Energy Performance Certificates have become a requirement across Europe in a bid to cut buildings’ carbon emissions. Ian Johnson gives an insight into the issues surrounding their introduction in the UK
In the broadest terms, an Energy Performance Certificate, or EPC, grades a building’s energy performance on a sliding scale from A to G, with A being the most efficient.
Energy Performance Certificates are similar to the systems used for grading goods such as refrigerators and light bulbs. There are two types of certificate: a general EPC certificate, required by nearly all buildings and Display Energy Certificate (DEC) for public buildings over 1000 sqm.
EPCs (sometimes referred to as asset certificates) measure the intrinsic energy performance of a building based on its design. Once performed, the certificate lasts for 10 years. DECs, or operating certificates, are renewed annually and measure how much energy is actually used by a building and how it is managed. It is required that they are displayed in a prominent place that is clearly visible to the public.
Rising to the challenge
EPCs were introduced following the European Union Directive, Energy Performance in Buildings. They provide an easily understandable ‘at-a-glance’ guide to energy efficiency and are designed to encourage everyone to think about the issue and take action to improve performance.
An EPC explains what a building’s theoretical energy rating is, as opposed to its actual energy usage. This is based on standard energy assumptions about energy usage and will incorporate information on what energy rating can be achieved if various recommendations are implemented. Every EPC also has a recommendations report showing how improvements to the rating can be achieved.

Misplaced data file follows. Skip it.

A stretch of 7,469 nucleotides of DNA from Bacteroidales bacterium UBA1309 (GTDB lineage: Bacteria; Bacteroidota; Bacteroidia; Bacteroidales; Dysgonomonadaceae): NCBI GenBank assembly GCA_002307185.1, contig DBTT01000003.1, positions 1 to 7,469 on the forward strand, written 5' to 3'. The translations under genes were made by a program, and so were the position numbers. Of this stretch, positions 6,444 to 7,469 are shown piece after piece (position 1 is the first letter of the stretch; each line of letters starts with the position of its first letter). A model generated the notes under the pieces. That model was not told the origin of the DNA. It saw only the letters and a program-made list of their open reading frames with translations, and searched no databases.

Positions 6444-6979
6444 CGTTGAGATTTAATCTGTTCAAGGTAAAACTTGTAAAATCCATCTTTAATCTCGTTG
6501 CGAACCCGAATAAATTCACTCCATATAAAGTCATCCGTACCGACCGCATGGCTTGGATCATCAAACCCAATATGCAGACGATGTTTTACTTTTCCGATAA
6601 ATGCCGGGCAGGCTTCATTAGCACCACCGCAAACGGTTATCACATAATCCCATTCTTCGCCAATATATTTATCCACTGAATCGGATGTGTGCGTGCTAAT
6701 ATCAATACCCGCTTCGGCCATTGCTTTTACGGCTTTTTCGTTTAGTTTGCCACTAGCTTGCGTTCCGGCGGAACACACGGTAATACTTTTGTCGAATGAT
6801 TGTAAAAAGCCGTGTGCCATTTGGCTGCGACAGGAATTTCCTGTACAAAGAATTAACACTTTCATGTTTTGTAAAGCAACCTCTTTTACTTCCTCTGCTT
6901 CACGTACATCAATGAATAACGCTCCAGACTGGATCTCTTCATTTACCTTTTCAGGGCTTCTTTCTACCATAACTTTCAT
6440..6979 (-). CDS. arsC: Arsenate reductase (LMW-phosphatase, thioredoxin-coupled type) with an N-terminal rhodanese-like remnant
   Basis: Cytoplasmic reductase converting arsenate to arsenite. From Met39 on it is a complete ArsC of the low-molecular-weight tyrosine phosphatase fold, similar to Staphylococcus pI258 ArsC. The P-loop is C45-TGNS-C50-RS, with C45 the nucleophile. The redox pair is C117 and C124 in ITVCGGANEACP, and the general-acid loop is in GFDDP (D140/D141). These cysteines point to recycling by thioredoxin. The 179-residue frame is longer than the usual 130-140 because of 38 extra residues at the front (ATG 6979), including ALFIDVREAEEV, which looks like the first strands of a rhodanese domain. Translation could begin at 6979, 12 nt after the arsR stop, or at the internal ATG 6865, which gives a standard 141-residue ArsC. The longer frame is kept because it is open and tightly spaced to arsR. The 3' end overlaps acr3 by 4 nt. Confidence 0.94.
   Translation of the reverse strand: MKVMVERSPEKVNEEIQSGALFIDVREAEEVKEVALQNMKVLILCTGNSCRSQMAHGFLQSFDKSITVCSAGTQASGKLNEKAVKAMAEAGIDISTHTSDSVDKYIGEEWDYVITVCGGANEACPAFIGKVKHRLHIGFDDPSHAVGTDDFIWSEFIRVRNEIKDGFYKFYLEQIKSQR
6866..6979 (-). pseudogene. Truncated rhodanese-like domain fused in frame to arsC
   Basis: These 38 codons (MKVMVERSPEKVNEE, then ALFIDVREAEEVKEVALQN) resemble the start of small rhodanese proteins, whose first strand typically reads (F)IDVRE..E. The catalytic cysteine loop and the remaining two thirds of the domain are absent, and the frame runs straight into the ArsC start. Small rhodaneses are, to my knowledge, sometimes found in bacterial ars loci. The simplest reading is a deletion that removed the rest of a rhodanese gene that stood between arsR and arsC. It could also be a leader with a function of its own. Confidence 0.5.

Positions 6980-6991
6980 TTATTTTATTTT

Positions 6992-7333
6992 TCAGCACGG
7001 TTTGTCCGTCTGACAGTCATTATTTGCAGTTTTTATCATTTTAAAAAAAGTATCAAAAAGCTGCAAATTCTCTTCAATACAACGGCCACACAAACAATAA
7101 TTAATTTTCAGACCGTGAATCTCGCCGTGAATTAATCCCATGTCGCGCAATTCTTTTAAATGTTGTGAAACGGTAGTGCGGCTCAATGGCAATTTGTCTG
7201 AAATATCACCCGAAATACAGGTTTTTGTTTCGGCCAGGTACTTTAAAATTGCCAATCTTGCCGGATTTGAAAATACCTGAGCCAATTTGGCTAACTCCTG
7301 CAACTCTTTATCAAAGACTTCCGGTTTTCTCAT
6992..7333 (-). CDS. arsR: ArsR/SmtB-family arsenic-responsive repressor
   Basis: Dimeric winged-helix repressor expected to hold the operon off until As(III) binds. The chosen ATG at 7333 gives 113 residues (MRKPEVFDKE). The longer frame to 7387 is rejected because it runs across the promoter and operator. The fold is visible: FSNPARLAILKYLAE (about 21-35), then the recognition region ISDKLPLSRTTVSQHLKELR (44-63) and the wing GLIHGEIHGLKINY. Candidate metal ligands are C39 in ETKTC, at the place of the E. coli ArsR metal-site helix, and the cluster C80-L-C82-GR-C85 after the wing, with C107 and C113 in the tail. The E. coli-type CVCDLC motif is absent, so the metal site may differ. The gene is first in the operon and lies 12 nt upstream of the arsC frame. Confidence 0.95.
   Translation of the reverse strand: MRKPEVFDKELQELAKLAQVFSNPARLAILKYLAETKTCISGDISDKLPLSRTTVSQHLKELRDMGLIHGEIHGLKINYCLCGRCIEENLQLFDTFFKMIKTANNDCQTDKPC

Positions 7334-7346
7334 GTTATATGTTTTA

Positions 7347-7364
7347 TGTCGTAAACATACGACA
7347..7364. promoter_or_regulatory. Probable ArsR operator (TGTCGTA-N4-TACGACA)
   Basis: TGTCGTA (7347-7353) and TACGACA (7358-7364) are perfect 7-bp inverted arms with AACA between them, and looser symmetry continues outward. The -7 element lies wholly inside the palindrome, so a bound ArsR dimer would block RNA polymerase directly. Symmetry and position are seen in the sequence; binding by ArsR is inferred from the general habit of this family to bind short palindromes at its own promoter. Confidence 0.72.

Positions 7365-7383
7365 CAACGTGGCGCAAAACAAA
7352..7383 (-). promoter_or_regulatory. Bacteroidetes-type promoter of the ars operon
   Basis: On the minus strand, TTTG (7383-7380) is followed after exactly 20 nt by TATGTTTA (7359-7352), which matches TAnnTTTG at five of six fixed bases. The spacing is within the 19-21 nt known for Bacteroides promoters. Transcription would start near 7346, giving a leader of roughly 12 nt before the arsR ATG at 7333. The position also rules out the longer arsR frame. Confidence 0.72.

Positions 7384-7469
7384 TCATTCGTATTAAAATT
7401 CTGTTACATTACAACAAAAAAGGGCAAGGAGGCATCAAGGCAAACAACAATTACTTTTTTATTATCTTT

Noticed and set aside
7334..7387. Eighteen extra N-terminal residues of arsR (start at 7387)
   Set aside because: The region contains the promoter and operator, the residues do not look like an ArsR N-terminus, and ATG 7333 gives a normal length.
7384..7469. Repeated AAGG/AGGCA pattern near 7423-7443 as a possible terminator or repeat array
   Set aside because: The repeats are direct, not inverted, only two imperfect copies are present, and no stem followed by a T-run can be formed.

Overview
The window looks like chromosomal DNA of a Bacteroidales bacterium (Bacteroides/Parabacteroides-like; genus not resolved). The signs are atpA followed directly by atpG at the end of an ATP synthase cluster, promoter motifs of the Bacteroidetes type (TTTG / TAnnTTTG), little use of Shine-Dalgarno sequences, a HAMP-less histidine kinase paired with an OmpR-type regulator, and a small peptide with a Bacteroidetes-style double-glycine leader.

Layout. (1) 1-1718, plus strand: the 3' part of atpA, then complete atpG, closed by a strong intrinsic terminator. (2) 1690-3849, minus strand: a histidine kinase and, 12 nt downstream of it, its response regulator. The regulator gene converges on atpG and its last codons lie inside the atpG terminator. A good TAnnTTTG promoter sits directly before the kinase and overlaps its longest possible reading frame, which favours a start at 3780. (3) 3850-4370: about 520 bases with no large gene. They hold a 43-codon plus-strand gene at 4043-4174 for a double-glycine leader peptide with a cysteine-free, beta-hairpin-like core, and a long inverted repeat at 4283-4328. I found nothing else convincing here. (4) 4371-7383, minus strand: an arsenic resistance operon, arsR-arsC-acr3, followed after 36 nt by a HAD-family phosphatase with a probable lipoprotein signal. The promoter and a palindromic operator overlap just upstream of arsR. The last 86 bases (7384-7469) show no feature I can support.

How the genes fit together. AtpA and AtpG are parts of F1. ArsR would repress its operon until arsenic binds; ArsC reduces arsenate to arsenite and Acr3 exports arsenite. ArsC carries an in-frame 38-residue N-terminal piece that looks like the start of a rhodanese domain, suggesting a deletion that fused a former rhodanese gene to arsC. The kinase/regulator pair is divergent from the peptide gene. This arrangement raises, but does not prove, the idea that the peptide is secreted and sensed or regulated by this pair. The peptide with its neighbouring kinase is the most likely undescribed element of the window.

Nearly all residential, public and commercial buildings will be required to hold an EPC and the law states that when a building is sold or rented out, a valid EPC (not more than 10 years old) must be made available by the owner to the prospective purchaser or tenant. As such it is believed that the EPC will play an important part for businesses in choosing prospective new building acquisitions.
Buildings currently exempt from the legislation are places of worship, temporary buildings in use for less than two years, buildings with a low energy demand such as barns and very small standalone structures such as sheds.
Delivering a positive impact
EPCs can help businesses and organisations in a variety of ways. In an increasingly environmentally-aware age, businesses may want to work towards better EPC rating to demonstrate their ‘green’ credentials in their buildings. Green credentials can give a company an edge over its competitors, as well as demonstrating a high level of corporate responsibility, which may be attractive to potential customers or investors.
Another benefit comes from energy efficiency. EPCs enable business owners to benchmark different buildings and choose the most energy efficient, saving money on energy bills for years to come. For larger businesses, the benefit of having the guidance of an EPC are clear when considered in the context of the Carbon Reduction Commitment (CRC) trading scheme. The scheme, which came into force in April, requires businesses whose power usage was over 6,000 MWh as of 2008 to abide by a new carbon dioxide offsetting trading scheme.